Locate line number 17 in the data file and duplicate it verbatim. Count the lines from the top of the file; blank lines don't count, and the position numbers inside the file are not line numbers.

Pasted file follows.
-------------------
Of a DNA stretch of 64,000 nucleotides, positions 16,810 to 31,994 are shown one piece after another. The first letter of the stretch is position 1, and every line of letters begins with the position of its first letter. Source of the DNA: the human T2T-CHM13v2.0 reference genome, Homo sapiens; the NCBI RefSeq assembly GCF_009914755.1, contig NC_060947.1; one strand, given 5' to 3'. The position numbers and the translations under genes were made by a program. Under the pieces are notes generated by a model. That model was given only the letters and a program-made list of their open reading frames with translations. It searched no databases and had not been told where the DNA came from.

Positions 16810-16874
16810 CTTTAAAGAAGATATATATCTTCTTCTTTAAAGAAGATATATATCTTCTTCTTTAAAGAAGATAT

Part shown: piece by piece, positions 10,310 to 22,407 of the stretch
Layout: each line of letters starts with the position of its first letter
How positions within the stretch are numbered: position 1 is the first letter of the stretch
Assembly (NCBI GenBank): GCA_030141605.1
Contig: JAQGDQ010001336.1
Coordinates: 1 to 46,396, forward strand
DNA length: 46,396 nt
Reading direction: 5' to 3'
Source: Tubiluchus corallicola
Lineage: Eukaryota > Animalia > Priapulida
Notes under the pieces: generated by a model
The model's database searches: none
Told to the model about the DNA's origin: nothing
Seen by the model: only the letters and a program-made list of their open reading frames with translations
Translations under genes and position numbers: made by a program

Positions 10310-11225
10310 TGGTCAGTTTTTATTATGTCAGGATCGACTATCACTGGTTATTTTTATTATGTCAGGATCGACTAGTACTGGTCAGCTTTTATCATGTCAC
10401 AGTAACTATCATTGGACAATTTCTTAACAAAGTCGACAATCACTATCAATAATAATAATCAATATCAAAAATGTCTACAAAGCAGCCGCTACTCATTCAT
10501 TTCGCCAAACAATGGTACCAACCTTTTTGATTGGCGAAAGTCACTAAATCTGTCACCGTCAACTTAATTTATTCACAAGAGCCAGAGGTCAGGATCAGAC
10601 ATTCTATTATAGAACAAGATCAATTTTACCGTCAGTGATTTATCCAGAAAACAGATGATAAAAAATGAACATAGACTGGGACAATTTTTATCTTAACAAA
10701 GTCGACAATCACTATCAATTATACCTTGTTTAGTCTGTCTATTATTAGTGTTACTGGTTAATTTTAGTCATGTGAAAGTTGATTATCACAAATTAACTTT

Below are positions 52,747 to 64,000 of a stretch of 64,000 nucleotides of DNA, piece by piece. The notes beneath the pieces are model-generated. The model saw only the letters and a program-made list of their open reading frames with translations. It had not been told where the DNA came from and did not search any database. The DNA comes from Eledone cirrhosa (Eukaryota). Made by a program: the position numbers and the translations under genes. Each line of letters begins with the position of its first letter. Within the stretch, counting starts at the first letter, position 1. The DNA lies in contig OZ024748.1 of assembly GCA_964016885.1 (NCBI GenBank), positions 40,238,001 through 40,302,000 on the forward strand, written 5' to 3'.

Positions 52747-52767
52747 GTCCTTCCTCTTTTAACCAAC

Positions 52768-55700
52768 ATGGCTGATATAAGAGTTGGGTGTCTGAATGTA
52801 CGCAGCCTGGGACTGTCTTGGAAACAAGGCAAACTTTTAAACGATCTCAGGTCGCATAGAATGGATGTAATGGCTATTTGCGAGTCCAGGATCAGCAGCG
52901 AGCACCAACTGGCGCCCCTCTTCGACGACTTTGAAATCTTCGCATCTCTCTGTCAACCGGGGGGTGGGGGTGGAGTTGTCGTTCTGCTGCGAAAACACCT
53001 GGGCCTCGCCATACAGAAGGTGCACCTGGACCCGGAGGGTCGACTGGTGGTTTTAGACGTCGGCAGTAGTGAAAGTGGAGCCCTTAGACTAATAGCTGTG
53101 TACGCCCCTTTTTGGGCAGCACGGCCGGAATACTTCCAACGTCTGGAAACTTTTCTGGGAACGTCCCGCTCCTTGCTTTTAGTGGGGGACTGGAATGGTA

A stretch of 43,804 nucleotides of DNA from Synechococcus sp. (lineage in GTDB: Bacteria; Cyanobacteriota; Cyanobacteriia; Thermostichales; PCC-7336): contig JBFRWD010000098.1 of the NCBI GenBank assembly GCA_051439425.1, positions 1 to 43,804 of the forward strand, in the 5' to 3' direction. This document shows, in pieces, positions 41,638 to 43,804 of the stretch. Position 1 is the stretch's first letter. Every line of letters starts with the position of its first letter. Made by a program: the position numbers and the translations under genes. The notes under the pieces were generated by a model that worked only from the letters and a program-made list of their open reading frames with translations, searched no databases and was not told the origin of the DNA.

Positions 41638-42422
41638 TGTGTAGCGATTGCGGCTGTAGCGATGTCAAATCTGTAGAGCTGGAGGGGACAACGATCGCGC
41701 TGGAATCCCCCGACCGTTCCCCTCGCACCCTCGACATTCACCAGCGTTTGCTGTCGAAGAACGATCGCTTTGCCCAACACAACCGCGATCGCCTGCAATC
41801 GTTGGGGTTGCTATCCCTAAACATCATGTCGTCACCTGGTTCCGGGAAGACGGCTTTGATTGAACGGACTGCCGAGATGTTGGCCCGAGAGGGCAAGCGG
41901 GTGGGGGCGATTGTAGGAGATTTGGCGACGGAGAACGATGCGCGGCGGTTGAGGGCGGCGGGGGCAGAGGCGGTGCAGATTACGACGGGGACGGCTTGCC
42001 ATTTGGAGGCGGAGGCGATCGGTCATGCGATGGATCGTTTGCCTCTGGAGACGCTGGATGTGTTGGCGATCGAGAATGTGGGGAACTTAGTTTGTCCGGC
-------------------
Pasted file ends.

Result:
Seen by the model: only the letters and a program-made list of their open reading frames with translations